Criminal Law Blog

Court Warns That Red Book’s “While Armed” Instruction Can Impermissibly Imply That Defendant Did, In Fact, Possess Charged Weapon

 


Nathaniel Cousart v. United States
 (decided August 4, 2016)

Players: Associate Judges Glickman and Fisher, Senior Judge Steadman. Opinion by Judge Steadman. Matthew J. Peed for Mr. Cousart. Trial Judge: Patricia A. Broderick.

Facts: Mr. Cousart was convicted of aggravated assault while armed (AAWA) for stabbing one Mr. Barrett with a knife, and with ADW for again taking out his knife and stepping threateningly toward a private security guard who came to Mr. Barrett’s aid. The security guard testified that he drew his gun in response, prompting Mr. Cousart to retreat and throw the knife down a sewer before he was apprehended. The trial court instructed the jury on AAWA using language taken virtually verbatim from Red Book Instruction 4.103, describing the elements of aggravated assault, followed immediately by Instruction 8.101(B), the “while armed” instruction. The latter began, “At the time of the offense, Nathaniel Cousart was armed with or had readily available a knife. A dangerous weapon is any object likely to produce death or great bodily injury by the use made of it. In deciding whether the defendant was armed with or had readily available a dangerous weapon, you may consider all the circumstances surrounding its possession and use. . . .” In instructing the jury on ADW, the trial court read Red Book Instruction 4.101, Option A, which defines the attempted-battery theory of ADW. It did not include bracketed language from that instruction requiring the jury to determine whether Mr. Cousart “had the apparent ability to injure” the complainant at the time of the offense. The defense did not object to either instruction.

Issue 1: Was the trial court’s AAWA instruction an improper partial directed verdict that Mr. Cousart did, in fact, possess the knife as a dangerous weapon?

Holding 1: No. Considering the jury instructions as a whole, under the rigorous plain error standard of review, the Court of Appeals held that there was no reasonable probability that jurors would have understand the challenged sentence to mean they did not have to determine whether Mr. Cousart actually possessed the alleged knife (and whether the knife met the definition of “dangerous weapon”). Nevertheless, the Court urged trial judges to take care in using the Red Book’s “while armed” Instruction, which begins, “At the time of the offense, [name of defendant] was armed with, or had readily available,” followed by a bracketed list of weapons to which the enhancement applies. The Court warned that “when this instruction is simply tacked on to a prior instruction without a clear indication that it is a statement of what the jury must find and not an assertion that the defendant did in fact carry some particular item, it could be subject to misinterpretation.”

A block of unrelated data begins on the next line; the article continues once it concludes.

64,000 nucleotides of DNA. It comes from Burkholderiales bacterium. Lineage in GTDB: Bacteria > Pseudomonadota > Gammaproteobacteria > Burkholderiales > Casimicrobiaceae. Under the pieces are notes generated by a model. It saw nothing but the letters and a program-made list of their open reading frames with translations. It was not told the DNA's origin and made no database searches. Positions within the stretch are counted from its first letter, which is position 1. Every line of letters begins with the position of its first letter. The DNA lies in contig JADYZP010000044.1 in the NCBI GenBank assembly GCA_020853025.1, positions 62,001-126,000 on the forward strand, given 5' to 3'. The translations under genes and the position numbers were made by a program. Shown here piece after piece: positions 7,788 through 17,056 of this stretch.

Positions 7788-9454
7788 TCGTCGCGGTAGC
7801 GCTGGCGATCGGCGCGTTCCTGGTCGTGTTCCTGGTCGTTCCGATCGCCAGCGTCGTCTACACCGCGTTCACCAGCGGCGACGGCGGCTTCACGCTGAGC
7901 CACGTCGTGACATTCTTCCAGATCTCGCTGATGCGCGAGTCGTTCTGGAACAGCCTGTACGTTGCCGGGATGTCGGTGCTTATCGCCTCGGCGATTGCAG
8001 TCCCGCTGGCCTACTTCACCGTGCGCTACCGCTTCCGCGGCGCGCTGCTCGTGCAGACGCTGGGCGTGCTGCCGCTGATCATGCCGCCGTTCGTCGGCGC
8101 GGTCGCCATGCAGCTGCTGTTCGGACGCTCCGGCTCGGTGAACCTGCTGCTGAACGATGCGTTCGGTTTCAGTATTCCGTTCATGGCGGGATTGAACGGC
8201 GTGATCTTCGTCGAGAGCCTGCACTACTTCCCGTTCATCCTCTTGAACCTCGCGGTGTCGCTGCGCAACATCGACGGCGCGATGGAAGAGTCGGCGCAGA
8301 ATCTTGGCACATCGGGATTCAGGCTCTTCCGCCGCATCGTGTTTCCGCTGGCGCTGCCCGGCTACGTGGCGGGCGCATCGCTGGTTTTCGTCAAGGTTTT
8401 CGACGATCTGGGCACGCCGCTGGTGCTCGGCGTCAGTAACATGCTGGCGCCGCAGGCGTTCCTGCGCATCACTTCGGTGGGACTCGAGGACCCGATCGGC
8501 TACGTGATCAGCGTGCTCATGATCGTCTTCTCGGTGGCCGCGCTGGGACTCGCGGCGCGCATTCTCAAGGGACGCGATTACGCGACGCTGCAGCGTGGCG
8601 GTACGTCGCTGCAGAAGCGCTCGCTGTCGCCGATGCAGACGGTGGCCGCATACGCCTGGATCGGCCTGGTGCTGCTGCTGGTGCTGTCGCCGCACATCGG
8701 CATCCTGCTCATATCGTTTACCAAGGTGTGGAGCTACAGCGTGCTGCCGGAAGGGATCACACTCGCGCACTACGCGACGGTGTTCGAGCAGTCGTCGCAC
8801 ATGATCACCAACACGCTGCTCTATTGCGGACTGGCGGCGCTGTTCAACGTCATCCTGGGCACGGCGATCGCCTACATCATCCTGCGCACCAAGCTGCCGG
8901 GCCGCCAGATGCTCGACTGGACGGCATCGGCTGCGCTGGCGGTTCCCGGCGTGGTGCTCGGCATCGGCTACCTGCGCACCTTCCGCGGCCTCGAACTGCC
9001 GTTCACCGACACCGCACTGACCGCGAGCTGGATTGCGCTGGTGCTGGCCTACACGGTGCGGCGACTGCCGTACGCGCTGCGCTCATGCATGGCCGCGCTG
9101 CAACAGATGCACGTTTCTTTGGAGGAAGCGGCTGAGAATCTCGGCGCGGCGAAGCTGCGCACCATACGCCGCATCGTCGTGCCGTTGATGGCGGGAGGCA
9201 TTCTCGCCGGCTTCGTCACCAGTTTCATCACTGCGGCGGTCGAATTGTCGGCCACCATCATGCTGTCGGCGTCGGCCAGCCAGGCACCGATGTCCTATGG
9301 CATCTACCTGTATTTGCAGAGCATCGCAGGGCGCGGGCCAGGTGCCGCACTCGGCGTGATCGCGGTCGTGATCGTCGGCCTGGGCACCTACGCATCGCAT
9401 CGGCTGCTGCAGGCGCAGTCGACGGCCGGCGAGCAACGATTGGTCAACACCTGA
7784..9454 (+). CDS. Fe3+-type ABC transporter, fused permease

Issue 2: Did the trial court’s omission of the “apparent ability to injure” element from its ADW instruction require reversal?

Holding 2: No. The Court of Appeals assumed without deciding that an apparent ability to injure is a required element of attempted-battery assault (as it is for intent-to-frighten assault), but declined to reverse on plain error review. In light of the government’s evidence that Mr. Cousart advanced on the security guard while brandishing the knife in a frightening enough manner to prompt him to draw his gun, the Court concluded that there was no reasonable probability the jury would have reached a different verdict had it been instructed that it must find Mr. Cousart had the apparent ability to injury the security guard.

Of Note
:

  • The Court of Appeals also held that there was sufficient evidence of attempted-battery ADW based on Mr. Cousart’s pulling out his knife before stepping toward the security guard. It noted, however, that it was a “close” sufficiency call. FT

Read full opinion here.